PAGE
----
The year might not be finishing as many of us had wished, with the reminder that the pandemic is not over, but we still remain in a stronger position than we were as this year began. Liverpool has faced many struggles and challenges in the past year, but as we reflect in the last few weeks of the year, we have to admit we have also had much to smile about.

If 2020 threw up every card we held in the air, this was the year we began to think about the order we would like them to resettle. At the height of the pandemic, we had talked about returning stronger and building back better. As the economy and city began to reopen in Spring, as we began to meet with each other again, that rhetoric had to turn into action. What did we, do we, want Liverpool to look like in the future?

At Liverpool BID, that meant reflecting on how we could offer more support to more of the city centre. The new, expanded BID Area we had proposed was both ambitious and challenging. The new Culture & Commerce BID, replacing the Commercial District BID Area, now extends from the River Mersey and the ACC and Convention Centre up to William Brown Street at St George’s Quarter. After the successful ballot, it is bringing an extra £7m of investment into the city centre, to further make Liverpool a place for business to thrive.

One of Liverpool’s strengths, we have said consistently, is its mixed-use economy. Reflected in that title of Culture & Commerce, Liverpool’s economy is not reliant on one single sector, one sole industry. Instead, its vibrancy and resilience comes from the interconnectedness of its different sectors. This year, we unveiled our BID Champions, from Commerce, Culture, Hospitality and Retail. By hearing voices and representation from these different sectors, as we were looking for support and championing business we could hone our approach to focus on specific needs.

Businesses have continued to need support this year, and as government restrictions eased, it became apparent that a sudden stop in the financial help given to businesses would create more issues for local economies. Instead, we lobbied for the tapered end that would help businesses in every sector respond in real time to the changes the pandemic has forced on both day-to-day life and our economy.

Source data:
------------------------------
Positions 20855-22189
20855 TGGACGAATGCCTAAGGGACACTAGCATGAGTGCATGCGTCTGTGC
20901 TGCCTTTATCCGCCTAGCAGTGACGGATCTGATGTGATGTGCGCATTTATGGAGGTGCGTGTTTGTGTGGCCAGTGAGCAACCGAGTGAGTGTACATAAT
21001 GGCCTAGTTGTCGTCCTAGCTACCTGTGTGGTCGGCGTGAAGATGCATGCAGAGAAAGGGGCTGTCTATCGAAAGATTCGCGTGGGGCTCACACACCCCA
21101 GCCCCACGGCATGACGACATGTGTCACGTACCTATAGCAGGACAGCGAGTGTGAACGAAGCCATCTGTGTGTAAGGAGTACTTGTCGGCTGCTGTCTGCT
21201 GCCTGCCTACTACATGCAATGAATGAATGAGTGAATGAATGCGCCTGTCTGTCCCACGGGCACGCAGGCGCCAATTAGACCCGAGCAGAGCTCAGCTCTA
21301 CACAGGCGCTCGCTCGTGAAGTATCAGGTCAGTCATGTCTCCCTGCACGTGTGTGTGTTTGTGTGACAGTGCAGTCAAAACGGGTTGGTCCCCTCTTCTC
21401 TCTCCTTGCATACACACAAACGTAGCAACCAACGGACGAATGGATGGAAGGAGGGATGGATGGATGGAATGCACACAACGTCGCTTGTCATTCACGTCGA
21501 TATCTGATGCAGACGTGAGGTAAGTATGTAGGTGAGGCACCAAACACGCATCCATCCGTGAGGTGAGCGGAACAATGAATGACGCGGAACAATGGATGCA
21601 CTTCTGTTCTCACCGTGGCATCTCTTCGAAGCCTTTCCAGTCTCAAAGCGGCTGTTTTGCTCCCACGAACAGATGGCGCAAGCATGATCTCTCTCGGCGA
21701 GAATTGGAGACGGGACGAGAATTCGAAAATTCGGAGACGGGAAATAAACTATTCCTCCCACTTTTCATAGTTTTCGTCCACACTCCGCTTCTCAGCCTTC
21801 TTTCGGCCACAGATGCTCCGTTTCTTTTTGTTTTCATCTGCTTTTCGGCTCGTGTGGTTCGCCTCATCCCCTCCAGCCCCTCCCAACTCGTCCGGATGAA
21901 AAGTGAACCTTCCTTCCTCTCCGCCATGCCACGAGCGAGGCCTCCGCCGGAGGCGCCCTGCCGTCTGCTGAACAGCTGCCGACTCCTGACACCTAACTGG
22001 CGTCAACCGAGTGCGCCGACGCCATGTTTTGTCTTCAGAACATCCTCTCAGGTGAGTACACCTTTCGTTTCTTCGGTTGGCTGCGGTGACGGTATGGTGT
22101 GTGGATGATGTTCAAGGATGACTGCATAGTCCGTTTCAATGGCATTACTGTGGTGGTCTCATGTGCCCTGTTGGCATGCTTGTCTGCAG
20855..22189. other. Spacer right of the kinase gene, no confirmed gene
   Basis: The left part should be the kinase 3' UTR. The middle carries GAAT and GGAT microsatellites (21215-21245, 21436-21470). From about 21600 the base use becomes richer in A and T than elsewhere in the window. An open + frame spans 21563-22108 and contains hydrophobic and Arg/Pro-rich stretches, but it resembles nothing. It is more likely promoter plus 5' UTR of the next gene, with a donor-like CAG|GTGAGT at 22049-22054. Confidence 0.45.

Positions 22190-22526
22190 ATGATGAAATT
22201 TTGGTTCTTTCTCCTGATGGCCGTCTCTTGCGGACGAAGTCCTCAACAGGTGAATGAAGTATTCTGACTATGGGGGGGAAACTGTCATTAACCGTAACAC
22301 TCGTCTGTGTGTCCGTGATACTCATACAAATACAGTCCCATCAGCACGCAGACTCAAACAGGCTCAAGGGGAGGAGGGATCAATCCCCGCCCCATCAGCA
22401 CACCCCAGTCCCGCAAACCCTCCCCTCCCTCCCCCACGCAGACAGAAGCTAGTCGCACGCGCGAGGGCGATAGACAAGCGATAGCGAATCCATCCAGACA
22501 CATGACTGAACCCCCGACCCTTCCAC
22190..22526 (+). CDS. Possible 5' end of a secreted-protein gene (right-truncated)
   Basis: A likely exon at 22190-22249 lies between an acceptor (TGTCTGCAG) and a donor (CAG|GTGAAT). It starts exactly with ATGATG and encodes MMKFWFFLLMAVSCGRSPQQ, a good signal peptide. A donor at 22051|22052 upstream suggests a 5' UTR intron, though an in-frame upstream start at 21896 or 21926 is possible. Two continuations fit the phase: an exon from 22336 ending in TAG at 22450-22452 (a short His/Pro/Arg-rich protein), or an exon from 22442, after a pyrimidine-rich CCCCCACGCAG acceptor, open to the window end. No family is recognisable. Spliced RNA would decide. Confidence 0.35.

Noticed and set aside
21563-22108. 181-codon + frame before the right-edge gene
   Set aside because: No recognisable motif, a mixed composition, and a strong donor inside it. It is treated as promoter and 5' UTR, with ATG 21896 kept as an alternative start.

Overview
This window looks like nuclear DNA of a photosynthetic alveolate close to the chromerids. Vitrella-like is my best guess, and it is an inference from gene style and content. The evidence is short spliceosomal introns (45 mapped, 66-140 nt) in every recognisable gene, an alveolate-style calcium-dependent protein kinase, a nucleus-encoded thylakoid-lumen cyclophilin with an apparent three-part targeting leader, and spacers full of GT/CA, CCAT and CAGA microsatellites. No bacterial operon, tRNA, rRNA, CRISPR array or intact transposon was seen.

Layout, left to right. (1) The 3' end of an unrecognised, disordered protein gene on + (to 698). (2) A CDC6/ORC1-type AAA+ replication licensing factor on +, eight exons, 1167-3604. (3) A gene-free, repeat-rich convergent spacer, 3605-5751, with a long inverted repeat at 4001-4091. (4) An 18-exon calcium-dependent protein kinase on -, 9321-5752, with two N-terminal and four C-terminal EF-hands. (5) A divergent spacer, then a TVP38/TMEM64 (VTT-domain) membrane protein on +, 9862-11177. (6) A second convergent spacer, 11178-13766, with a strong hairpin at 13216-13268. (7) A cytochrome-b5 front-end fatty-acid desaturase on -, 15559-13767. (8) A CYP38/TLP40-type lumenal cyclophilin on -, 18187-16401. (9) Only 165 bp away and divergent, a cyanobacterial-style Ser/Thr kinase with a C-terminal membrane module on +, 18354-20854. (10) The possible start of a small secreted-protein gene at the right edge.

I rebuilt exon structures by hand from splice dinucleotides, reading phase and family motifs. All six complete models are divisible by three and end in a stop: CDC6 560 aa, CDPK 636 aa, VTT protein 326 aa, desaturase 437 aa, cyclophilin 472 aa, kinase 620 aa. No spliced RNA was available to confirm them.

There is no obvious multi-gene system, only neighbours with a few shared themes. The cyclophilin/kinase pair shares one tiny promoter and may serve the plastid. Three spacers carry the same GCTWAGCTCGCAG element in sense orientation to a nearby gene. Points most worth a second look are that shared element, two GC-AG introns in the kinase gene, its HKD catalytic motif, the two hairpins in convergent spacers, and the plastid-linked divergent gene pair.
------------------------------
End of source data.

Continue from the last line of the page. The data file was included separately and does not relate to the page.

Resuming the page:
The summer and autumn months led to wider conversations about the safety and welcome within our city centre. We have been working with partners including LCR Pride, Homotopia and others to ensure our city centre is a place that everyone feels is for them. This work will continue into 2022 as we support the “You’re Safe Here” campaign. We are examining ways in which we can enhance our public realm, ways in which we can ensure it makes people feel safe while also helping to reduce the opportunity for antisocial behaviour. Our city centre is for everyone.

We ended Q3 feeling positive with strong economic data, solid footfall and plans for the festive season. A new variant has brought new restrictions and we cannot forget that, once again, the sector being hit hardest is our hospitality and cultural sector, making up our vibrant visitor economy. Q4 is the most significant time of year for many businesses, where they make almost 50% of their annual income. We continue to apply pressure for support. After surviving, and in many cases thriving, in 2021, we cannot allow any business to be more worried about 2022 than any year that has come before it. We need to remember that it’s Liverpool’s forward thinking and entrepreneurial spirit that have brought our city together and helped us bounce back stronger and quicker than most cities in the UK.

We do not know what the coming weeks hold, yet for many of us, our motto for 2021 has been to focus on recovery. We are living with a virus and impact will continue to be felt. We have to embrace flexibility but also agility. It is time for us to navigate a new world and to do it with confidence and the desire to shape it so that it works for everyone.

Bill Addy
Chief Executive
Liverpool BID Company